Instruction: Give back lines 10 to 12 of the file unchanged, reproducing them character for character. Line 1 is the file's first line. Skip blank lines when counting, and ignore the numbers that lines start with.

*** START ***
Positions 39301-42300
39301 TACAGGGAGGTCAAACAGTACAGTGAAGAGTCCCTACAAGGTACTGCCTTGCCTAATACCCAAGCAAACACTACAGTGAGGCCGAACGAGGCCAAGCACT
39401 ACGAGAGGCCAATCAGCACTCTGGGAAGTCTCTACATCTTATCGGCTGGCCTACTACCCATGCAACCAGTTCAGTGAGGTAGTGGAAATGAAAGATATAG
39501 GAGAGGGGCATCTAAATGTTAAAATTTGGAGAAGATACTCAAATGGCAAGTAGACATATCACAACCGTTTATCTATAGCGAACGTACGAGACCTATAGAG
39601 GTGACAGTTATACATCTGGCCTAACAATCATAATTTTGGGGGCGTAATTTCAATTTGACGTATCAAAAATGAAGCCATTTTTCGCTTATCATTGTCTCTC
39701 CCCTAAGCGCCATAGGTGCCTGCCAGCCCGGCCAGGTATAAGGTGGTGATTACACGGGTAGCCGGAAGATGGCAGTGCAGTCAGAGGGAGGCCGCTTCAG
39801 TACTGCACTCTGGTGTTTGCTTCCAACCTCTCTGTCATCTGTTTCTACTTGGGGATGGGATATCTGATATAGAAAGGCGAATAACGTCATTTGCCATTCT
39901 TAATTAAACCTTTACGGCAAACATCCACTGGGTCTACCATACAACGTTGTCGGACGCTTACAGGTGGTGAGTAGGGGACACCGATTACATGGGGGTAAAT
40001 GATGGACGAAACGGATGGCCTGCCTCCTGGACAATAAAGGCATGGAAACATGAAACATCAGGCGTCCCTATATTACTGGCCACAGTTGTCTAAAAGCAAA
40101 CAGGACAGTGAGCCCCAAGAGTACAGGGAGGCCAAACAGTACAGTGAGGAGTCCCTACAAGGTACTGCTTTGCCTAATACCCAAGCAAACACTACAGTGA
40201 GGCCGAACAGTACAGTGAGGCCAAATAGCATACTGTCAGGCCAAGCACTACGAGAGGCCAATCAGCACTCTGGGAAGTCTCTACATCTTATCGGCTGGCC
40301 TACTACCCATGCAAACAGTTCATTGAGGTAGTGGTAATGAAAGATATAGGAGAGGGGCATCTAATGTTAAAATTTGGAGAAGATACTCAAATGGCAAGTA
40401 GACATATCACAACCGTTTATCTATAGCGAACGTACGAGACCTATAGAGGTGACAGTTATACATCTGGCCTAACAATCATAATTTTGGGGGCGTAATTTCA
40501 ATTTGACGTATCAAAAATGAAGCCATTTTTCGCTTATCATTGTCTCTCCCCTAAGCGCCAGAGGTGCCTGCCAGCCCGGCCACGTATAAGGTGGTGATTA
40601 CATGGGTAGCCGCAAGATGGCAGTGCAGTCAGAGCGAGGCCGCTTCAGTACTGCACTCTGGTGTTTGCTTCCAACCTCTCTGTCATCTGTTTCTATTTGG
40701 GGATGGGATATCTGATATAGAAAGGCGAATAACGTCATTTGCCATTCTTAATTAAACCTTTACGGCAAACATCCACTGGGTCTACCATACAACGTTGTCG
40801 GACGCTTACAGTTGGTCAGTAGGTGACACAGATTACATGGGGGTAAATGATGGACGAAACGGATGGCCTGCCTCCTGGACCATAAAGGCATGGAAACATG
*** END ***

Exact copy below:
40101 CAGGACAGTGAGCCCCAAGAGTACAGGGAGGCCAAACAGTACAGTGAGGAGTCCCTACAAGGTACTGCTTTGCCTAATACCCAAGCAAACACTACAGTGA
40201 GGCCGAACAGTACAGTGAGGCCAAATAGCATACTGTCAGGCCAAGCACTACGAGAGGCCAATCAGCACTCTGGGAAGTCTCTACATCTTATCGGCTGGCC
40301 TACTACCCATGCAAACAGTTCATTGAGGTAGTGGTAATGAAAGATATAGGAGAGGGGCATCTAATGTTAAAATTTGGAGAAGATACTCAAATGGCAAGTA